At times, man is prone to “unlimited” optimism – a mild form of megalomania. However, without this basic physical structure, many achievements, discoveries and adventures would have been impossible, many a disappointment insurmountable.
It will be not be until 2018 when NASA plans to launch a new lunar landing mission. We all have a genetically innate pioneer spirit and want to go to explore. It´s probably a part of man´s roots to long for adventures and acknowledgment in unknown spaces, even if that means risking our own lives. No digital Illusion, but real life will be in the focus. Documentaries determined to deliver high levels of authenticity and entertainment, are dictating this trend and ultimately drawing a huge global audience. The world simply needs people who take risks. They inspire us, encourage us and reassure us. Oddly enough, we seem to attach more value to climbing a mountain on which others have died before us. If mountain adventures were safe, they simply wouldn’t have the same kind of allure.
Mount St. Elias is such a movie. One to show that man is not just bound to the hunt for food or to his familiarly and social responsibilities, but that there are states of reason and mind that eventually are valued higher.
A topic, that draws a lot of attention amongst lesser courageous. Thousands of books have been written on the issue but only very few good films were ever made. Mount St. Elias sees itself in direct line to Joe Simpson’s Touching the Void but also being a film on modern mountaineering, not having the summit as the final goal. It’s about the intensity of the experience very much like the classic surf documentary Riding Giants which is all about those massive waves and nature who defines the ultimate challenge. In Mount St. Elias it is a mountain that defines the benchmark of mankind’s ability.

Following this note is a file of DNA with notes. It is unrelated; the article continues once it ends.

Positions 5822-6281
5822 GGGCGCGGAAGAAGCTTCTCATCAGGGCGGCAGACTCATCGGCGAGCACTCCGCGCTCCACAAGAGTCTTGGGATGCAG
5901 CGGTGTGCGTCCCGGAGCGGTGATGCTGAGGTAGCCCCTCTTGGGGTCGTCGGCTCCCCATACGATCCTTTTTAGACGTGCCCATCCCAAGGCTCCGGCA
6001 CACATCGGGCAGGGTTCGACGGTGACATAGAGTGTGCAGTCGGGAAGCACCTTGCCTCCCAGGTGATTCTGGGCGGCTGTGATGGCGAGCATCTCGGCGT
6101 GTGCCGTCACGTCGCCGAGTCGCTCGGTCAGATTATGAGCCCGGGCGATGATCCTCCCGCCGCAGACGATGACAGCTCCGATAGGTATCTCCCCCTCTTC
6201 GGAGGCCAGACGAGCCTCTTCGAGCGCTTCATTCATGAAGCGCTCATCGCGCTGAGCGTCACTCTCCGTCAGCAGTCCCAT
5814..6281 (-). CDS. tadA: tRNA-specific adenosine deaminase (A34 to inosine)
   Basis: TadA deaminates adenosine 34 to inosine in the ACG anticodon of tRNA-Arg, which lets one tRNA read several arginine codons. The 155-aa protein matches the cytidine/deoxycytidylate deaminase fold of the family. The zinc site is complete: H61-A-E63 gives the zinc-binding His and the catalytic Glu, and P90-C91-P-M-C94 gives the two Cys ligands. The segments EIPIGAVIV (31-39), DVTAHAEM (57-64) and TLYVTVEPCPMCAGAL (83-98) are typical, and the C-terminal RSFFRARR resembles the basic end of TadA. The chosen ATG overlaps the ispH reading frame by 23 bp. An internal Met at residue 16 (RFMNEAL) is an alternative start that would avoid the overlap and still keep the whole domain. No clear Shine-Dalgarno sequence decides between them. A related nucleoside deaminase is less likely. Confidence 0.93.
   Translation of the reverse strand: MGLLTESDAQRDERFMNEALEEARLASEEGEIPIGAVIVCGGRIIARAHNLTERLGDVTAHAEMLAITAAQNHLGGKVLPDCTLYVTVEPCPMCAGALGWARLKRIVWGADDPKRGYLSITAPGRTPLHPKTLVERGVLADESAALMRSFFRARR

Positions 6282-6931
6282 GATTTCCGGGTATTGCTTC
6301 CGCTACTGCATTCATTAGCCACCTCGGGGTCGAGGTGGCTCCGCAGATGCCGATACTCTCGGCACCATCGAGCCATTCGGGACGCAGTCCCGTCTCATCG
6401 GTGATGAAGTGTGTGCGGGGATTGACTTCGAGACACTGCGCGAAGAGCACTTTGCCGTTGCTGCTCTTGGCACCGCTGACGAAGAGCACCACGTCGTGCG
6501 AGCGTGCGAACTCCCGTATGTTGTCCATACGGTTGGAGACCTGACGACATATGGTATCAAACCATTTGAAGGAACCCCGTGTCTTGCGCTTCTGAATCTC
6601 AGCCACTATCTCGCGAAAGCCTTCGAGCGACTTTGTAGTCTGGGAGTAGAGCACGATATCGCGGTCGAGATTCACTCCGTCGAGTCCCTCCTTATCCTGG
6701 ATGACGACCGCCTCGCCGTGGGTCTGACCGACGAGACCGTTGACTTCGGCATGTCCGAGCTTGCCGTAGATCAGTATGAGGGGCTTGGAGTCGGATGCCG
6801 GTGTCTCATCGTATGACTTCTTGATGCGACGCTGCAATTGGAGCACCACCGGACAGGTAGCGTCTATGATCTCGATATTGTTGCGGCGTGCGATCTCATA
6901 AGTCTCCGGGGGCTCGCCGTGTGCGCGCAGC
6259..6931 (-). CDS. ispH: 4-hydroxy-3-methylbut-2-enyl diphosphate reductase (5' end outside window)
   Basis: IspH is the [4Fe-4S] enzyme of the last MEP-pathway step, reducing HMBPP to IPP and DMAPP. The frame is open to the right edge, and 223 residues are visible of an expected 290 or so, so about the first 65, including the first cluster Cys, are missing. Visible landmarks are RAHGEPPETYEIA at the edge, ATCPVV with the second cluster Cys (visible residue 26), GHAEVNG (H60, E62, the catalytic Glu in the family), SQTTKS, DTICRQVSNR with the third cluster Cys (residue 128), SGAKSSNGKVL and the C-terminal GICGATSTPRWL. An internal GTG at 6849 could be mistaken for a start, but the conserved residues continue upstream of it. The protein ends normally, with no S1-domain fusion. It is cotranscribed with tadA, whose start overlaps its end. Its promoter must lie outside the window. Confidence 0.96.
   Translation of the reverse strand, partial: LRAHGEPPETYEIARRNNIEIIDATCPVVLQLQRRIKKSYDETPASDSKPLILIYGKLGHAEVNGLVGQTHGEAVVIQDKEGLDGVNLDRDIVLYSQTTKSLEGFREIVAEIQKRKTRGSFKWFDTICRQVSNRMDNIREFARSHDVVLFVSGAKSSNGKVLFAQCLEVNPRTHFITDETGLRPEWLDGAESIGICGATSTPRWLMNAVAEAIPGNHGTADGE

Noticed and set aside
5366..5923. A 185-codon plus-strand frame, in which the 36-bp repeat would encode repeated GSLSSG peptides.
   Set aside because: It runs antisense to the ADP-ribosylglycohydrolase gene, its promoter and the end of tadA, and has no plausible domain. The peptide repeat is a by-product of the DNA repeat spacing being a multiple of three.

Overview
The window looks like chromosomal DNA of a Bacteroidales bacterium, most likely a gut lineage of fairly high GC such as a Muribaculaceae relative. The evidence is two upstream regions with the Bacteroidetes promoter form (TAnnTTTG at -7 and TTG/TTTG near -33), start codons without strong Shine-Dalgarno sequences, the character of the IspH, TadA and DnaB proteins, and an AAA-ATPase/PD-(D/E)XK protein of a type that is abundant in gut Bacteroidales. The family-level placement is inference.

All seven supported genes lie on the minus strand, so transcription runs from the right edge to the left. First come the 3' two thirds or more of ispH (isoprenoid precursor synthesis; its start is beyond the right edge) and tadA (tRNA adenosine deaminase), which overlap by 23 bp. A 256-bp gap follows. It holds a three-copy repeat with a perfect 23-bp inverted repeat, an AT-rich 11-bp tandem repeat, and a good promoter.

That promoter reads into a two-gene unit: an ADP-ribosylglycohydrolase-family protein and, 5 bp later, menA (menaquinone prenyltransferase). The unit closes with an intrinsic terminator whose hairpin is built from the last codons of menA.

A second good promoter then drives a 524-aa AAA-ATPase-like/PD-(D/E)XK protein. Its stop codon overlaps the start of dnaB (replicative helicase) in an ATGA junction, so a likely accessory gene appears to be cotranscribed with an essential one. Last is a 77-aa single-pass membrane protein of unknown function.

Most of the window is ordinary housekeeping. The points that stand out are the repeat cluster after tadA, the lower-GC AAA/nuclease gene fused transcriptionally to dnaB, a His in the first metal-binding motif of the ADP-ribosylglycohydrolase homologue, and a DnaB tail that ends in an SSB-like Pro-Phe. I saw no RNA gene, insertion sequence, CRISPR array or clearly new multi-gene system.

The project of “this planet’s longest ski descent” is not only a sportive but also a topographic sensation. From the summit of Mount St. Elias (18.008ft) down to the Gulf of Alaska (0.0ft) the relative is also the absolute height.
Just like it was only ever possible for one person to be “first” on Mt. Everest or to step onto the moon, it’s also only possible for one person or team to be the “first” to conquer the ski descent of this mighty mountain from summit to sea.
This fact revaluates the potential of Mount St. Elias a lot. From a dramaturgic point of view the possible and even more so the actual failure with its unknown result – there is no guarantee for a positive result in such a project – adds to the adventure’s dramatic power. A film which makes clear that only the tuning off and the arbitrary overcoming of the ratio turns people into heroes.
Our production-team was challenged all the way, as everything had to be shot live with no chance at all for a retake. But just because of that and with the help of Mother Nature, it allows me to tell a gripping and essayistic story, since the characters develop an “absoluteness” and honesty that can only surface in extreme situations. For me it is the documentation of a story whose real picturization, filmed in the “here and now”, more than just competes with the classic motion picture.